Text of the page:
Pharyngoceles are rare and more often unilateral than bilateral . It is commonly associated with occupational exposure to increased intra-pharyngeal pressure such as glass blowing or playing musical woodwind or brass instruments. It occurs more frequently in males than in females and usually arises during the fifth and sixth decades of life .
The majority of patients are asymptomatic . The primary manifestation is dysphagia but other clinical features may include :
- neck mass
- cervical pain
- weight loss
The two main factors involved in the pathogenesis of pharyngoceles are chronic elevation of intrapharyngeal pressure and pharyngeal wall weakness .
Most documented cases in the medical literature have an association with the repeated elevation of intrapharyngeal pressure. Patients are typically glassblowers or musicians who play woodwind or brass instruments .
Pharyngocoeles can arise from two areas of weakness on the lateral wall of the pharynx .
Loss of muscle elasticity with aging and previous surgeries can contribute to the wall weakness . A minority of patients have congenital causes thought to be due to branchial cleft anomalies .
Raised intrapharyngeal pressure secondary to :
- playing woodwind or brass instruments
- glass blowing
- excessive cough
Pharyngocoeles can be seen on a transverse sonogram at the level of the ventricular folds as ahyperechoic air pocket which should enlarge during a Valsalva maneuver . In pharyngoceles, air communicates with piriform sinuses distinguishing it from laryngoceles which have air communicating with laryngeal saccules . Identification of pharyngoceles on ultrasound can be difficult in the presence of thyroid calcification .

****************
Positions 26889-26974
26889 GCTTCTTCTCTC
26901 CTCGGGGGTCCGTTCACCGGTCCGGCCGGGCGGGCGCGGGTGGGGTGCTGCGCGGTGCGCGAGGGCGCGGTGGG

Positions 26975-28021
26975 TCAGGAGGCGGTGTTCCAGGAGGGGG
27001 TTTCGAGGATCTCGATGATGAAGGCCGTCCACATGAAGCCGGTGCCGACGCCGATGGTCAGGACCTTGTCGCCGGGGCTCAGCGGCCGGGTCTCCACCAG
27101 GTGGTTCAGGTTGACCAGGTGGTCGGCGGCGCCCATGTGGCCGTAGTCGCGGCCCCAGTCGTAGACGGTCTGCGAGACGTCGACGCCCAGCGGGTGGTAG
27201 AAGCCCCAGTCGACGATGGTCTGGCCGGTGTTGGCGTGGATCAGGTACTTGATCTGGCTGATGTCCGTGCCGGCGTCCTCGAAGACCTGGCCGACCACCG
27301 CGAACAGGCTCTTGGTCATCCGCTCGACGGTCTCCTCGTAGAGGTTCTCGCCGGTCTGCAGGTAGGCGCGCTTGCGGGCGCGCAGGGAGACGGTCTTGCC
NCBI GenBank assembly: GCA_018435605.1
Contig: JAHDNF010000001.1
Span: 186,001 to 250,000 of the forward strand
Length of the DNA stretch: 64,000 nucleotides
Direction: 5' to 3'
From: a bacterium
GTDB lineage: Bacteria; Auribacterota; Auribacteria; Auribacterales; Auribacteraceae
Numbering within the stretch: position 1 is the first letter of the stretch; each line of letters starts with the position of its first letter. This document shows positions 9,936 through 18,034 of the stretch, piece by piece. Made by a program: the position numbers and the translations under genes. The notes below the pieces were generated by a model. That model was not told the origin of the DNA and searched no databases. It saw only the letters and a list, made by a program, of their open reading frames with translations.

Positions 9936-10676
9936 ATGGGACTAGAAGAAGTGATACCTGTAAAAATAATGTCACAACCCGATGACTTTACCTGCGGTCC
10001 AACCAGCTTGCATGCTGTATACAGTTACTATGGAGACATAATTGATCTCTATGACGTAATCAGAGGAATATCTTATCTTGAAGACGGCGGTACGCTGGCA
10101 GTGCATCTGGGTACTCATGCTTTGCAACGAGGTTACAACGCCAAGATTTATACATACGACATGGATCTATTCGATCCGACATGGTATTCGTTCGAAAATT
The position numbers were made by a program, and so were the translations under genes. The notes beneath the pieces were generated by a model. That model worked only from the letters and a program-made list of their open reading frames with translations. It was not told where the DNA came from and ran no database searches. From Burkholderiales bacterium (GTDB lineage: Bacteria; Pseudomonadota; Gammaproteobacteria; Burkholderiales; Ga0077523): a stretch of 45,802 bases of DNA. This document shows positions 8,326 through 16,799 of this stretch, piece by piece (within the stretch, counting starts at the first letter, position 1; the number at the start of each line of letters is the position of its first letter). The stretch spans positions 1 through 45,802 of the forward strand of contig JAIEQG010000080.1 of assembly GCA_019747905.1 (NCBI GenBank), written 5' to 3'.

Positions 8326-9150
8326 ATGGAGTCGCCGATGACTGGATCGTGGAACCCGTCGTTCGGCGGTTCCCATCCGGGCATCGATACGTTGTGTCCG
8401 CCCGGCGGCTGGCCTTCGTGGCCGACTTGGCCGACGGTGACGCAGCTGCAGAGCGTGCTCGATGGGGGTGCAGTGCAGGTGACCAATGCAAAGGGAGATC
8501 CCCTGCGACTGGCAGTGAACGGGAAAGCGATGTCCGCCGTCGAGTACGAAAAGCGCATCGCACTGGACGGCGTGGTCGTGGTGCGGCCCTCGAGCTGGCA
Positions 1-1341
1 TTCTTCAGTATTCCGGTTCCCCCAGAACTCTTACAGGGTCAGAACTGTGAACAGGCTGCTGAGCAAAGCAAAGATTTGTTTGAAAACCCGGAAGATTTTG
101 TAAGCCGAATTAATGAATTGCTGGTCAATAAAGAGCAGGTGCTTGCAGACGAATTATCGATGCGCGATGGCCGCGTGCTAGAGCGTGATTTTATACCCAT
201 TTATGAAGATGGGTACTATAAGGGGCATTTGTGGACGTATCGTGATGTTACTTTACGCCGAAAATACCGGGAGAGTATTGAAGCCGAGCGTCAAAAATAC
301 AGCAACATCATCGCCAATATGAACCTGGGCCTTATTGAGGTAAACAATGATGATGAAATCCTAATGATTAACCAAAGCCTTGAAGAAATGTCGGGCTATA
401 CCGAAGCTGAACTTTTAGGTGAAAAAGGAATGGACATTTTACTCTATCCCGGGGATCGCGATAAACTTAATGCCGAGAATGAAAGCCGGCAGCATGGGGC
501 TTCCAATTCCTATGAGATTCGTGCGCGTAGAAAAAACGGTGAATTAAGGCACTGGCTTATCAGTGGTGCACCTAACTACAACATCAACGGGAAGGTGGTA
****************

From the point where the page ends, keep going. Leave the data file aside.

Plain radiograph / Fluoroscopy
Pharyngocoeles are best identified on the frontal barium swallow X-ray during a Valsalva maneuver before and after contrast administration. In bilateral pharyngoceles, a "bullfrog appearance" can be appreciated on frontal cervical X-rays .
CT scan and laryngoscopy are the diagnostic tools of choice . Similar to the X-ray, it is best appreciated during a Valsalva maneuver after ingestion of a positive oral contrast . It is typically seen as a parapharyngeal air sac that communicates with the base of the piriform sinus or the lateral side of the vallecula .
Morphologically is similar to findings on CT. Dynamic real-time and 3D MRI can allow for better visualization of the anatomy, specific location and characteristics of the lesion .
Treatment and prognosis
Treatment is usually conservative involving healthy dietary habits, oral hygiene, avoiding activities that increase intrapharyngeal pressure and wearing a compressive neck wrap while doing those activities . Surgical excision may be indicated in severely symptomatic patients .